Government-led efforts -- from shutting brick kilns to limiting cars on the road -- have failed to tackle air pollution, which a US study in February found kills one million people prematurely in India every year.

Last year, levels of PM2.5 -- the fine particles linked to higher rates of chronic bronchitis, lung cancer and heart disease -- soared to 778 in the days that followed Diwali, prompting the Supreme Court to warn of a public health emergency.

Levels of PM2.5 between 301 and 500 are classified as "hazardous", while anything over 500 is beyond the official index.

"If there are no remedies, we might see a repeat of last year's situation," Beig said.

On Thursday, levels of PM2.5 pollutants in Delhi were hovering around 200 -- still eight times the World Health Organization's safe limit of 25.

In the run-up to Diwali, the government banned a host of older diesel vehicles, temporarily closed some polluting industries and prohibited the burning of waste material.

The emergency measures followed a controversial Supreme Court ban earlier this month on the sale of firecrackers in Delhi during the festive season.

The move upset some revellers, who enjoy setting off crackers to ring in the season, and fireworks vendors who feel they are being unfairly targeted.

"We also live in the city and know our responsibilities," said Amit Jain, a despondent firecracker vendor in Delhi's old quarter.

"We also want to breathe clean air, but why target firecrackers and not ban cars, industries and construction?" he told AFP.

FROTH AND BUBBLE
Scientists trace path of inland plastic pollution from rivers to oceanw/ll
Washington (UPI) Oct 11, 2017
The problem of plastic pollution in the ocean is much talked about. But where does all that garbage come from? How do plastics from inland cities make their way into the ocean? In setting out to answer those questions, a team of researchers decided to identify 10 rivers around the world where plastic waste mismanagement is most severe. The scientists detailed the 10 biggest plastic poll ... read more

Related Links
Our Polluted World and Cleaning It Up


Thanks for being here;
We need your help. The SpaceDaily news network continues to grow but revenues have never been harder to maintain.

With the rise of Ad Blockers, and Facebook - our traditional revenue sources via quality network advertising continues to decline. And unlike so many other news sites, we don't have a paywall - with those annoying usernames and passwords.

Our news coverage takes time and effort to publish 365 days a year.

If you find our news sites informative and useful then please consider becoming a regular supporter or for now make a one off contribution.

SpaceDaily Contributor
$5 Billed Once


credit card or paypal
SpaceDaily Monthly Supporter
$5 Billed Monthly


paypal only

Comment using your Disqus, Facebook, Google or Twitter login.

Share this article via these popular social media networks
del.icio.usdel.icio.us DiggDigg RedditReddit GoogleGoogle

FROTH AND BUBBLE
Mexico quake hit rich and poor alike, but tragedies differ

Thousands still without power in Ireland after freak storm

Risking lives, Mexicans try to salvage belongings after quake

Branson calls for sustainable rebuilding of storm-battered Caribbean

FROTH AND BUBBLE
Understanding rare earth emulsions

Chemical treatment improves quantum dot lasers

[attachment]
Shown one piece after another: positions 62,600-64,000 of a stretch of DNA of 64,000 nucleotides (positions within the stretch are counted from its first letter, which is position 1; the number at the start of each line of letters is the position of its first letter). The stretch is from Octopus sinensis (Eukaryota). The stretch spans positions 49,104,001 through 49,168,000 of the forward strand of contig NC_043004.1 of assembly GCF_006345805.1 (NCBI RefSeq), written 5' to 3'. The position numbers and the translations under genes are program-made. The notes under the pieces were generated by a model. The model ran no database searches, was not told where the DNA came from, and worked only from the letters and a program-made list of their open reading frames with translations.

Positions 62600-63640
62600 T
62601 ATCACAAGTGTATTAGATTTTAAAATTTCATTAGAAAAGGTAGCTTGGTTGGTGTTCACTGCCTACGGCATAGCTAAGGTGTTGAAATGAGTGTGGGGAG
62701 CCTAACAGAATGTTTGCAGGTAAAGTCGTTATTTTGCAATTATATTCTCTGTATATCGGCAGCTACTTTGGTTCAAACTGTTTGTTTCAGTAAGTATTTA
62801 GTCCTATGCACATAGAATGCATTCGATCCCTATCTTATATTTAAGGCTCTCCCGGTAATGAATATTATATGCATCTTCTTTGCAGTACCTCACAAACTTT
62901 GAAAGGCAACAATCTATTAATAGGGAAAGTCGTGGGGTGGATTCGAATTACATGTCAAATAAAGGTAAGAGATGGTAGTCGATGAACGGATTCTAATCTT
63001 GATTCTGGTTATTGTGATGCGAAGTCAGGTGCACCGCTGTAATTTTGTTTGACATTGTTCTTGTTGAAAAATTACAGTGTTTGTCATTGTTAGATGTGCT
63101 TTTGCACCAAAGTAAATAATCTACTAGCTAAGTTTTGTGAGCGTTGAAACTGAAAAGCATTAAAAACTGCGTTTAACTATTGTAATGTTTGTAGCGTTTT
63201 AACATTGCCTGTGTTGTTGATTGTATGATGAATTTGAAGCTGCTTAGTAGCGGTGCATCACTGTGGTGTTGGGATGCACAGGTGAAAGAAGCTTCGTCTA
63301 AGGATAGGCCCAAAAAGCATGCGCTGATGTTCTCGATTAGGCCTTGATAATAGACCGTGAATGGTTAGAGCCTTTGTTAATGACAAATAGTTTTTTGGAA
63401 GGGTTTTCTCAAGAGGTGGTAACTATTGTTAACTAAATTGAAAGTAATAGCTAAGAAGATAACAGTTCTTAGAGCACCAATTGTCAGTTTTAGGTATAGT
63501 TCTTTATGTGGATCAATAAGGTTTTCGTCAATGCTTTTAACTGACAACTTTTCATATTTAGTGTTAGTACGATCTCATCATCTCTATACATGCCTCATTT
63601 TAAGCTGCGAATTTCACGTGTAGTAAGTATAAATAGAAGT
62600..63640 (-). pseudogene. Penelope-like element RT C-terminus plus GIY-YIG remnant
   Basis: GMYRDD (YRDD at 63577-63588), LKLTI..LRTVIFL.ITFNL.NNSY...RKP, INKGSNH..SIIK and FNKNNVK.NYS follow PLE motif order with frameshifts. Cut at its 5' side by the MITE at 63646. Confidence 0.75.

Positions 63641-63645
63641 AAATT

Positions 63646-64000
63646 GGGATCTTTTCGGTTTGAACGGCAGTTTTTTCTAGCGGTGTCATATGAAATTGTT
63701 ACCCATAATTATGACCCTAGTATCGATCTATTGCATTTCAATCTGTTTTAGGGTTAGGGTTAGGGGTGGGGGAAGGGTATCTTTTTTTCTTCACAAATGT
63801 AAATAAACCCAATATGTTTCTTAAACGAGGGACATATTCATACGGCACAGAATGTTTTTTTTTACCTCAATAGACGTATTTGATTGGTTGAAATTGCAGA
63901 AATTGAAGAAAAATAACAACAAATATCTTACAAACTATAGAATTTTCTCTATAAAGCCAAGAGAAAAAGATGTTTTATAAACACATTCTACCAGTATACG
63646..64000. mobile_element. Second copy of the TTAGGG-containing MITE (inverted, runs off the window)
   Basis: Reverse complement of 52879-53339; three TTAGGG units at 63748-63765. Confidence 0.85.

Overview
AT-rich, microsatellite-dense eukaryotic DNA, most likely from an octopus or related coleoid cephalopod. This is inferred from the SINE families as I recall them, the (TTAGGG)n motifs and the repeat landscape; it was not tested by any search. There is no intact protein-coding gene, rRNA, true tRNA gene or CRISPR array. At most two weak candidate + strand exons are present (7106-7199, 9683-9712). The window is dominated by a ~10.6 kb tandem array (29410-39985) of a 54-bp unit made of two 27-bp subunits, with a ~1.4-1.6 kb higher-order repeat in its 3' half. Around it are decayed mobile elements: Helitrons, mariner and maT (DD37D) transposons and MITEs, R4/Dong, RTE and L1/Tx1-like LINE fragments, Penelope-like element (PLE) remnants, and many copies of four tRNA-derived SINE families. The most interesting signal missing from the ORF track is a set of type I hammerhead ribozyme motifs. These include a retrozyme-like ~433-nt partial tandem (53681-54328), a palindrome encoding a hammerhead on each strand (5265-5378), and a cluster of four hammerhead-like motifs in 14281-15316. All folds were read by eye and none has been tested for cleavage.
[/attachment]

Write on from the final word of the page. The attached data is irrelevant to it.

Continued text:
Missing link between new topological phases of matter discovered

Space radiation won't stop NASA's human exploration

FROTH AND BUBBLE
Wither heavy storms

Toward efficient high-pressure desalination

Huge spike in global carbon emissions linked to El Nino

Active sieving could improve dialysis and water purification filters

FROTH AND BUBBLE
As ice sheet melts, Greenland's fjords become less salty

Drive for giant new marine sanctuary in Antarctica

Thousands of penguin chicks starve in Antarctica

The melting ice makes the sea around Greenland less saline

FROTH AND BUBBLE
Little growth observed in India's methane emissions

India to close colonial-era military farms

Smallscale farmers try to solve Amazon's big problems

Genetically boosting the nutritional value of corn could benefit millions

FROTH AND BUBBLE
WSU researchers document one of planet's largest volcanic eruptions

Lake waves penetrate, disturb the surrounding earth

Is it gonna blow? Measuring volcanic emissions from space

Vietnam braces for more downpours as flood toll hits 72

FROTH AND BUBBLE
Chad extends key conservation area in national park

Rwanda military uses torture to force confessions: HRW

New witness emerges over Rwandan genocide: French legal source

Nigeria: Cooperation 'key' to defeating jihadists

FROTH AND BUBBLE
Genome of a 40,000-year-old man in China reveals region's complex human history

New study suggests that last common ancestor of humans and apes was smaller than thought

World Bank: 1.1 bn people 'invisible', lacking official identity

Duplications of noncoding DNA could help explain human-primate split




Memory Foam Mattress Review
Newsletters :: SpaceDaily :: SpaceWar :: TerraDaily :: Energy Daily
XML Feeds :: Space News :: Earth News :: War News :: Solar Energy News






The content herein, unless otherwise known to be public domain, are Copyright 1995-2017 - Space Media Network. All websites are published in Australia and are solely subject to Australian law and governed by Fair Use principals for news reporting and research purposes. AFP, UPI and IANS news wire stories are copyright Agence France-Presse, United Press International and Indo-Asia News Service. ESA news reports are copyright European Space Agency. All NASA sourced material is public domain. Additional copyrights may apply in whole or part to other bona fide parties. All articles labeled "by Staff Writers" include reports supplied to Space Media Network by industry news wires, PR agencies, corporate press officers and the like. Such articles are individually curated and edited by Space Media Network staff on the basis of the report's information value to our industry and professional readership. Advertising does not imply endorsement, agreement or approval of any opinions, statements or information provided by Space Media Network on any Web page published or hosted by Space Media Network. Privacy Statement